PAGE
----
Getting Congress to pass a $1.5 billion plan to fund testing early in high school;
Training 70,000 teachers over five years to lead Advanced Placement classes;
Sponsoring a Teacher Incentive Fund that allows states and districts to reward teachers who demonstrate results for students and teach in the neediest schools. A $5.5 million grant recently went to Ohio to reward effective teaching.
Show CT The Money
Despite a federal judge's recent dismissal of much of Connecticut's argument for challenging the No Child Left Behind law, the state is still saying: Show me the money.
"[NCLB] has violated the clear and concise terms of the NCLB Act, as well as the Constitution, by failing to prove the required funding to states," according to Attorney General Richard Blumenthal. "In moving forward, the key goal of our litigation is to force the federal government to give Connecticut sufficient funding to meet the federal mandates and achieve No Child Left Behind's goals."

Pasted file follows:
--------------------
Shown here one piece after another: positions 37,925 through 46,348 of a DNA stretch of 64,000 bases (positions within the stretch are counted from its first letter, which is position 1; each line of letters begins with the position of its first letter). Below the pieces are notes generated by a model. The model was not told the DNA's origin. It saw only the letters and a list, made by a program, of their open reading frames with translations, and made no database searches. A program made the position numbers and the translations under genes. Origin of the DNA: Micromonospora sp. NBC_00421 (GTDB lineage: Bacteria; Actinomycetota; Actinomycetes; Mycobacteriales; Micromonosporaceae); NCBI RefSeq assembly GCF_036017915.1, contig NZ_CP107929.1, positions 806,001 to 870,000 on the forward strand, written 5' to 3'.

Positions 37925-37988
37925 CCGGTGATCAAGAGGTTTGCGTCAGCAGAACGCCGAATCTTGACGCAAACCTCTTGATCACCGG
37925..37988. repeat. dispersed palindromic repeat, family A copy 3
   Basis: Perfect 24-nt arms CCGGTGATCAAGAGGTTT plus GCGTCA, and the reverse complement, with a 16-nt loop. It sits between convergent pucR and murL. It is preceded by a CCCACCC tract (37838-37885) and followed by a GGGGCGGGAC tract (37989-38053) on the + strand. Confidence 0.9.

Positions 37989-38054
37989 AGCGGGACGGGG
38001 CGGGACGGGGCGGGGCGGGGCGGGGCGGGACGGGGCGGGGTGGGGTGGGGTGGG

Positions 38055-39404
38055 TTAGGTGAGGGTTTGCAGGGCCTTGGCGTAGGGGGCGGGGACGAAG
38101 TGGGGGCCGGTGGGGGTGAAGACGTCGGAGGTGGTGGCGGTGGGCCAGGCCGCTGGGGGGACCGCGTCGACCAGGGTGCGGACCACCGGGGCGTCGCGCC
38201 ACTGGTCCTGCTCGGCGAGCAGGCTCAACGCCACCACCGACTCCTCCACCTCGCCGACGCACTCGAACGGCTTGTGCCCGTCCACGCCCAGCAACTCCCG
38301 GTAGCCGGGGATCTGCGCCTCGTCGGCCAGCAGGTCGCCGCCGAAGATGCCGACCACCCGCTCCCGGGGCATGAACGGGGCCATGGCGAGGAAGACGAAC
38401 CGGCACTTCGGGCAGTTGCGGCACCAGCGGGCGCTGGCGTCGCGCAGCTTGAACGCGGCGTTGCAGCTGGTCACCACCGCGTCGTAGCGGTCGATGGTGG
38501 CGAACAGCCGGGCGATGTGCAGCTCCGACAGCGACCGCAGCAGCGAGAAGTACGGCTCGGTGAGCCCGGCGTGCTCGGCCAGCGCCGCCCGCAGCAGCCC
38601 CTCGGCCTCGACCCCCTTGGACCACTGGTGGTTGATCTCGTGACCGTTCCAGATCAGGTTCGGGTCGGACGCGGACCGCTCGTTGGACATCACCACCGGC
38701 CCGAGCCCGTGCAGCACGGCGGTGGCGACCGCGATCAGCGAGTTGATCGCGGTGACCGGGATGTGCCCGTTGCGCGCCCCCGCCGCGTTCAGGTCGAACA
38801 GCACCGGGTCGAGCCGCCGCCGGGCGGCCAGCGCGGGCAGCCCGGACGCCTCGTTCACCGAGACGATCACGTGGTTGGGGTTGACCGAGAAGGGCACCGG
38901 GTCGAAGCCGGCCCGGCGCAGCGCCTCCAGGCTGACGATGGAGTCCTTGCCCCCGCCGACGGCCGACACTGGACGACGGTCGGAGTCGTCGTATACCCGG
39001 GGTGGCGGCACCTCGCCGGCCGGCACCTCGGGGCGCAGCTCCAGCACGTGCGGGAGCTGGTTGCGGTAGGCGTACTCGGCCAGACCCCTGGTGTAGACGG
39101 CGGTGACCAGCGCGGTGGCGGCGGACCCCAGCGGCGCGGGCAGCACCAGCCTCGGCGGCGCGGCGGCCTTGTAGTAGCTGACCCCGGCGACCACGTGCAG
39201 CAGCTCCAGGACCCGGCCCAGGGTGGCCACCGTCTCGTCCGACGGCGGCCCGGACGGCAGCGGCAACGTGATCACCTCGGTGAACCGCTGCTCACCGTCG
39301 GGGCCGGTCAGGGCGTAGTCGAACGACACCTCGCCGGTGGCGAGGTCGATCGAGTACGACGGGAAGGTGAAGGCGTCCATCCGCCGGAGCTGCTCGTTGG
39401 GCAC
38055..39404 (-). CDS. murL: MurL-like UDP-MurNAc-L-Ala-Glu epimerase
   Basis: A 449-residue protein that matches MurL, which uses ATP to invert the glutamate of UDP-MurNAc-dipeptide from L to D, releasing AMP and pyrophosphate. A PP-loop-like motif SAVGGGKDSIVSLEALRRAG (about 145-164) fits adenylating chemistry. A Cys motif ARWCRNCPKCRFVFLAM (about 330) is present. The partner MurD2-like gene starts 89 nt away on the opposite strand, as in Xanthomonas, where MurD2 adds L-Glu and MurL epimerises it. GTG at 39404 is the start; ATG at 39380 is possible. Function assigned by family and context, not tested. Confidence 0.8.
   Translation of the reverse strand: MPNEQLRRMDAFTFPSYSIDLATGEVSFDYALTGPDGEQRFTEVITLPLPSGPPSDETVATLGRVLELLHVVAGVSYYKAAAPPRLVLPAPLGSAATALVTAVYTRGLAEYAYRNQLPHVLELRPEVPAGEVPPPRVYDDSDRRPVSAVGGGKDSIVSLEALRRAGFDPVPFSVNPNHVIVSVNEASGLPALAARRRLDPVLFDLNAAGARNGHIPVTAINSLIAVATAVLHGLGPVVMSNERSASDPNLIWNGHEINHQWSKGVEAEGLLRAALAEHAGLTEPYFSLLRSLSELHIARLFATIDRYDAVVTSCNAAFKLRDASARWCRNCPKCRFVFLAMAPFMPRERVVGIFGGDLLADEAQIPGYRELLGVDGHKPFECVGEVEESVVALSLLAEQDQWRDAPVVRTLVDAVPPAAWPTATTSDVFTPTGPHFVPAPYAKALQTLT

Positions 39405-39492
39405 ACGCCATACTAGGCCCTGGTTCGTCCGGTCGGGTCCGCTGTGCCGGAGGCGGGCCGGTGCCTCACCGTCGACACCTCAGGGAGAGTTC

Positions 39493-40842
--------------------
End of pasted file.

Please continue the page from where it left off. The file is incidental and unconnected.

Blumenthal also stresses that the lawsuit does not strive to overturn the law or challenge its goals, as the state has already pursued its objectives in improving educational achievement, closing achievement gaps and increasing accountability.
In September, U.S. District Judge Mark Kravitz dismissed three of four counts in the state's lawsuit. The court found it did not have jurisdiction over Education Secretary Margaret Spellings' denying the state's request to waive parts of the law. The state already tests grades 4, 6 and 8, and Spellings denied the state's request to keep testing to those grades. She wants the state to expand it to grades 3 through 8.